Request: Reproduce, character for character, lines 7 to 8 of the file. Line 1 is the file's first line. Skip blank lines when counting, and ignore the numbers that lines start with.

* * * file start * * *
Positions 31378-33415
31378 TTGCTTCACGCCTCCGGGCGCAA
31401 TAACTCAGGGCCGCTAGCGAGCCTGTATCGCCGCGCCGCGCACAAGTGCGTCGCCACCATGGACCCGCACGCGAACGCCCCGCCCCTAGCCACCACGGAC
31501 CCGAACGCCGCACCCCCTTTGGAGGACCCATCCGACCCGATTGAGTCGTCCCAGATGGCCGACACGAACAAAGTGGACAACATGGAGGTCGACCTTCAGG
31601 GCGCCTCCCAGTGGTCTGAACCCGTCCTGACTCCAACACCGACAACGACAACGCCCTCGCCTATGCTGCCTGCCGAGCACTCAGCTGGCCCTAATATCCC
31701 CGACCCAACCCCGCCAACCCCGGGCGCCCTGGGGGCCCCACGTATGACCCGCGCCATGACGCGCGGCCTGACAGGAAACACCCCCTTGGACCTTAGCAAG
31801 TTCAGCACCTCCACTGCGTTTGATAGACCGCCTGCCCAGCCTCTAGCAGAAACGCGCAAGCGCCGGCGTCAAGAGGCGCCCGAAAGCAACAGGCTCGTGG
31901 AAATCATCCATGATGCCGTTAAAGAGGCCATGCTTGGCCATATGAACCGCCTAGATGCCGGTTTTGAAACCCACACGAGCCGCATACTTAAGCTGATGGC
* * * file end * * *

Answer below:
31801 TTCAGCACCTCCACTGCGTTTGATAGACCGCCTGCCCAGCCTCTAGCAGAAACGCGCAAGCGCCGGCGTCAAGAGGCGCCCGAAAGCAACAGGCTCGTGG
31901 AAATCATCCATGATGCCGTTAAAGAGGCCATGCTTGGCCATATGAACCGCCTAGATGCCGGTTTTGAAACCCACACGAGCCGCATACTTAAGCTGATGGC